Products of Imperialism? Commodities in Literature after 1945
NeMLA 2012 Conference, March 15-18, Rochester, NY
Transnational Literatures Area
This panel explores commodities of empire as symbols and agents in later twentieth- and twenty-first century literature. How is postcolonial subjectivity structured by interactions with commodities? How do commodities materialize relationships between diverse peoples and states, harnessing the influence of the past to the contemporary moment? Proposals approaching post-1945 literature from diverse disciplinary and theoretical angles are welcome. 250-word abstracts and short biographical statements to Jennifer Nesbitt, email@example.com, by September 30, 2011.
This panel explores commodities of empire as symbols and agents in later twentieth- and twenty-first century literature. Commodities (from sugar and tea to bauxite and oil) exist at the interstices of economic and cultural relationships, since commodities are part of global trade systems and symbols for beliefs not necessarily related to their physical nature. Commodities structure and regulate relationships among diverse and geographically distanced populations, thus providing insight into the economic basis of postcolonial subjectivity and the role of cultural texts in reproducing these relations. Analyzing commodities in literature extends our understanding of the difficulty of "decolonizing the mind," as Ngugi Wa Thong'o put it (1986), when the material culture of everyday life remains saturated with colonial products. While contemporary products may not be produced under the sign of empire, they carry with them a legacy that works to the economic advantage of what we call "the West" or "the North." In literature, contemporary representations of commodities might be said to both represent and mystify the ways past material relations are reproduced in the post-colonial era, to the detriment of a "really" post-colonial vision. Or, these commodity-based relationships may offer ways through the systems of advantage and disadvantage imposed by our imperial pasts.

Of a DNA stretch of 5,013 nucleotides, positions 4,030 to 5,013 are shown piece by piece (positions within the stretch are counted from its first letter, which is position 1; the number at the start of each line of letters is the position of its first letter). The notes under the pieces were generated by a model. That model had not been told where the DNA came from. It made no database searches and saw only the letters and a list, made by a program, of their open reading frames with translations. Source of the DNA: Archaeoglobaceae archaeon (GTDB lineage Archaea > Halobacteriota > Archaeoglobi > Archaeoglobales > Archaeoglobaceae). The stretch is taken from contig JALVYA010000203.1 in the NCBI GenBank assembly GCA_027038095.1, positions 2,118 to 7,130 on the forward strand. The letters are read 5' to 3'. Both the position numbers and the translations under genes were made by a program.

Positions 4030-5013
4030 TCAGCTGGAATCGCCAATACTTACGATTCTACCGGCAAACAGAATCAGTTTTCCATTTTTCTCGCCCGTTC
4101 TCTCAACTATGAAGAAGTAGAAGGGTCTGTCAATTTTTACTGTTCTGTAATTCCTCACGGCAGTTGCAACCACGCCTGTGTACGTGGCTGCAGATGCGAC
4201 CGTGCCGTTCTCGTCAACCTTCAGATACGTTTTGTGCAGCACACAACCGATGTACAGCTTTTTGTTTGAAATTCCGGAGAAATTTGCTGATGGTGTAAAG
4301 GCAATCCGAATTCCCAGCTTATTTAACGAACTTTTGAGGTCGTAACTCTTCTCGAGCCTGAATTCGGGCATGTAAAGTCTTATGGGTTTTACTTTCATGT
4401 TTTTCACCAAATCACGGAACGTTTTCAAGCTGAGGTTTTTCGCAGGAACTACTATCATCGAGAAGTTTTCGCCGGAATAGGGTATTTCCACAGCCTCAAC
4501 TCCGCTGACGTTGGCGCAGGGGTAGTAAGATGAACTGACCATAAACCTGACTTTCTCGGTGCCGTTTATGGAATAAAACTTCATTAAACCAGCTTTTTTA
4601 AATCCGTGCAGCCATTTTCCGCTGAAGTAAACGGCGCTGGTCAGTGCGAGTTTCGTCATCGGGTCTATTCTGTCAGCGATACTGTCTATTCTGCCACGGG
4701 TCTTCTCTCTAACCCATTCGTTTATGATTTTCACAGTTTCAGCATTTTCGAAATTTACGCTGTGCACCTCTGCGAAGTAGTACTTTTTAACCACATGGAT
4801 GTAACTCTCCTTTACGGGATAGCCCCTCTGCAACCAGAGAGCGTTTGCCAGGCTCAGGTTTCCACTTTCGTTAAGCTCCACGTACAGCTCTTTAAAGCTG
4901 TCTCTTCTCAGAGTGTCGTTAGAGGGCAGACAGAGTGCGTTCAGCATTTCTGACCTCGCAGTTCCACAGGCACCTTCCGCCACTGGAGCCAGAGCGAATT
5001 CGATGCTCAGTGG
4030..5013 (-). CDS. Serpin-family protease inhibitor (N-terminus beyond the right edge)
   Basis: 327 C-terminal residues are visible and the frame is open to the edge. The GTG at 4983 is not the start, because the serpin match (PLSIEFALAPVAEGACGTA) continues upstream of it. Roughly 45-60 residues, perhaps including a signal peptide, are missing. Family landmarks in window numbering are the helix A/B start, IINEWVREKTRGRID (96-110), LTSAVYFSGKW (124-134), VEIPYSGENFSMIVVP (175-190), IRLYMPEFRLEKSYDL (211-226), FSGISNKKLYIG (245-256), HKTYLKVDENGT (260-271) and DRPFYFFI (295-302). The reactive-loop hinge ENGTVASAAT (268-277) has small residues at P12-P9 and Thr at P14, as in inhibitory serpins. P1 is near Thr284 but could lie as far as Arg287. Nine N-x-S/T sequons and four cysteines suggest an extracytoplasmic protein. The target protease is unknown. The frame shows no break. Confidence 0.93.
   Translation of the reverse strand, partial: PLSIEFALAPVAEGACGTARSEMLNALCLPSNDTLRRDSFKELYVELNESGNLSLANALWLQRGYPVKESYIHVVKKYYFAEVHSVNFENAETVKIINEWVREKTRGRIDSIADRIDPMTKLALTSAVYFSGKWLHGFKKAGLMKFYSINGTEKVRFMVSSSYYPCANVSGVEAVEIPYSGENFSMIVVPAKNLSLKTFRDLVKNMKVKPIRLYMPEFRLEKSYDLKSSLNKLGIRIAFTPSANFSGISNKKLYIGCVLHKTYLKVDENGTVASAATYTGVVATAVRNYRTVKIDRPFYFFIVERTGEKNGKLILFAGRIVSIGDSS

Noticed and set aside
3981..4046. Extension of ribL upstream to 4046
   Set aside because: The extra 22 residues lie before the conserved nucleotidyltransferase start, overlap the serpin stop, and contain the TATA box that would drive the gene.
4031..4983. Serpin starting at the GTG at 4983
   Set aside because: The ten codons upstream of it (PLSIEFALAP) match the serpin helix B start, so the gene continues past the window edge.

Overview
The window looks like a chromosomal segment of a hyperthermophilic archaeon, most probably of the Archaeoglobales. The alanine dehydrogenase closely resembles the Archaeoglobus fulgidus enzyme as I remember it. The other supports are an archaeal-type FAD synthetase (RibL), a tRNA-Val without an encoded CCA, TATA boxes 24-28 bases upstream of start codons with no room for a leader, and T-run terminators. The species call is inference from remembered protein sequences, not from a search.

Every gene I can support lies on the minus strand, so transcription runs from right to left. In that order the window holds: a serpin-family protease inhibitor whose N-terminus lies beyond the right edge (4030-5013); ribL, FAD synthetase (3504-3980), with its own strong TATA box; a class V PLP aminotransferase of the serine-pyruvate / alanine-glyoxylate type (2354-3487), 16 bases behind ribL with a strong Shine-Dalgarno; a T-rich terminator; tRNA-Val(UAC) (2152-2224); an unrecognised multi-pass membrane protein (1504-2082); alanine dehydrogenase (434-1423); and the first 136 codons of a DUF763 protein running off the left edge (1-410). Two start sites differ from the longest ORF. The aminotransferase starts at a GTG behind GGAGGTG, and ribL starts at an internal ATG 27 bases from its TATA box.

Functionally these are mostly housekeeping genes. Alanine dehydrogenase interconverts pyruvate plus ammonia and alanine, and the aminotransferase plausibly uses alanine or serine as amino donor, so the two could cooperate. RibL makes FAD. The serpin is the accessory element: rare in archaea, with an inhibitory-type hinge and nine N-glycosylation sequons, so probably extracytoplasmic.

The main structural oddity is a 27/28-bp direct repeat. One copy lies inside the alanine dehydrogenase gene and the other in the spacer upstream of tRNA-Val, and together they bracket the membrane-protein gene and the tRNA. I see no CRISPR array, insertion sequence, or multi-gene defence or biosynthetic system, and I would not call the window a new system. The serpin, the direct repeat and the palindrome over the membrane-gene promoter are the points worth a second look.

Abstract and Bio Deadline: September 30, 2011. Send to Jennifer P. Nesbitt, firstname.lastname@example.org